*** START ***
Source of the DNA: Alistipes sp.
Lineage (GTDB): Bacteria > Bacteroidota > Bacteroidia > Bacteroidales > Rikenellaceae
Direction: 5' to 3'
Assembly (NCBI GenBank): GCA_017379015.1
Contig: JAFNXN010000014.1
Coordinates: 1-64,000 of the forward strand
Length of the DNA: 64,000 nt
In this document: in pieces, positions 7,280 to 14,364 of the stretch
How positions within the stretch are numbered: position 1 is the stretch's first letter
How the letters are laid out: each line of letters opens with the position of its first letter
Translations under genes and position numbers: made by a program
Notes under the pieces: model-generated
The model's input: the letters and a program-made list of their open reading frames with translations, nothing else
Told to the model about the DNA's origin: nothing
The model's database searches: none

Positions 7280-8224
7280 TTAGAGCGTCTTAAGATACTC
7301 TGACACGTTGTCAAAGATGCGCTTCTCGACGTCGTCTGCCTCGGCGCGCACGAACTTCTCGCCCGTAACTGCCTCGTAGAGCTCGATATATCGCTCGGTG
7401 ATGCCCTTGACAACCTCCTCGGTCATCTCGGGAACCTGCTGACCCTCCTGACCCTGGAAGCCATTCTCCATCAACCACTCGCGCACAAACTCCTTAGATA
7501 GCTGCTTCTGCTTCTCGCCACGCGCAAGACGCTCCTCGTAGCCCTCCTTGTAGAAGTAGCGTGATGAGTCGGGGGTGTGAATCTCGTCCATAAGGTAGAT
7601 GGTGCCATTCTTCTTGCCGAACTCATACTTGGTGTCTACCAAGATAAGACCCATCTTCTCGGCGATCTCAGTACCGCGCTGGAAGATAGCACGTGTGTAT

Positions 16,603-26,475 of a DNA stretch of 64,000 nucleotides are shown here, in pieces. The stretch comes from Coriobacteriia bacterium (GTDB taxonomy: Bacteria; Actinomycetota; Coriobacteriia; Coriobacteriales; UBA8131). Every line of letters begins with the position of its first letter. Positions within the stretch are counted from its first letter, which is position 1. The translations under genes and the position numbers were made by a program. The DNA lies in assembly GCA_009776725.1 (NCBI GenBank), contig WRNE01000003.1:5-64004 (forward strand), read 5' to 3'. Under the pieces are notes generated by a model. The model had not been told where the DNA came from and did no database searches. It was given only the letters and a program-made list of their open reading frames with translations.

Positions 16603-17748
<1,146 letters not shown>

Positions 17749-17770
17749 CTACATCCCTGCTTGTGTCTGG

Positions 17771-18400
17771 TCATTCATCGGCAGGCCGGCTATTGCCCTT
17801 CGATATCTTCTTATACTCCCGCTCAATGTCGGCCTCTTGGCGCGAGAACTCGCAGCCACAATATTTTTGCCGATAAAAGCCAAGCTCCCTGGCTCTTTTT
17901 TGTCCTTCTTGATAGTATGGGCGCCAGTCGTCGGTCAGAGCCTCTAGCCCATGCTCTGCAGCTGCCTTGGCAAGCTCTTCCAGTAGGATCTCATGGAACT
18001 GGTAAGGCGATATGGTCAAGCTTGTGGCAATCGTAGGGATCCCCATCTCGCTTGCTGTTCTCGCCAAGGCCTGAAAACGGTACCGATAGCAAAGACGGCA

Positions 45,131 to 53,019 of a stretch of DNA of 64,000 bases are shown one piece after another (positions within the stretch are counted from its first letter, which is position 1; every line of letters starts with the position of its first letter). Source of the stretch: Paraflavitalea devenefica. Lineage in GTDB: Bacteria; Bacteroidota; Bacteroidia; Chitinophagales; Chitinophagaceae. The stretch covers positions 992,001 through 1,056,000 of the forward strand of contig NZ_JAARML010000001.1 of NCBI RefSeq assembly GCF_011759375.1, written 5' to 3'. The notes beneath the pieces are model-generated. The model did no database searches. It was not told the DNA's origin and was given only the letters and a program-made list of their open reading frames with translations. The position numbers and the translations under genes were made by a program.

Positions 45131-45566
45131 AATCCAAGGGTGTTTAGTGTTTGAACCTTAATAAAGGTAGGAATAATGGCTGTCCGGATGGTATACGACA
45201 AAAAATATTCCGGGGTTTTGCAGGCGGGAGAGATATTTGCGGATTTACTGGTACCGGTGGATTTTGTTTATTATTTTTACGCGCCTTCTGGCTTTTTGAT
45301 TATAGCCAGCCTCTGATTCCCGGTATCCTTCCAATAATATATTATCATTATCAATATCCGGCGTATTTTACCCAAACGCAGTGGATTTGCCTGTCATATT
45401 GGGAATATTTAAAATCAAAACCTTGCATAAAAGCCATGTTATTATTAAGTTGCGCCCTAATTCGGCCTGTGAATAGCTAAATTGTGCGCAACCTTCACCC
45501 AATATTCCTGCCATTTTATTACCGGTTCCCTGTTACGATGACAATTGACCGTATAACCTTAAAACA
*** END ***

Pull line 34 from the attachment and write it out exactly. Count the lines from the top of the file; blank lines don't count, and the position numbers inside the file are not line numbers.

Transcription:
45131 AATCCAAGGGTGTTTAGTGTTTGAACCTTAATAAAGGTAGGAATAATGGCTGTCCGGATGGTATACGACA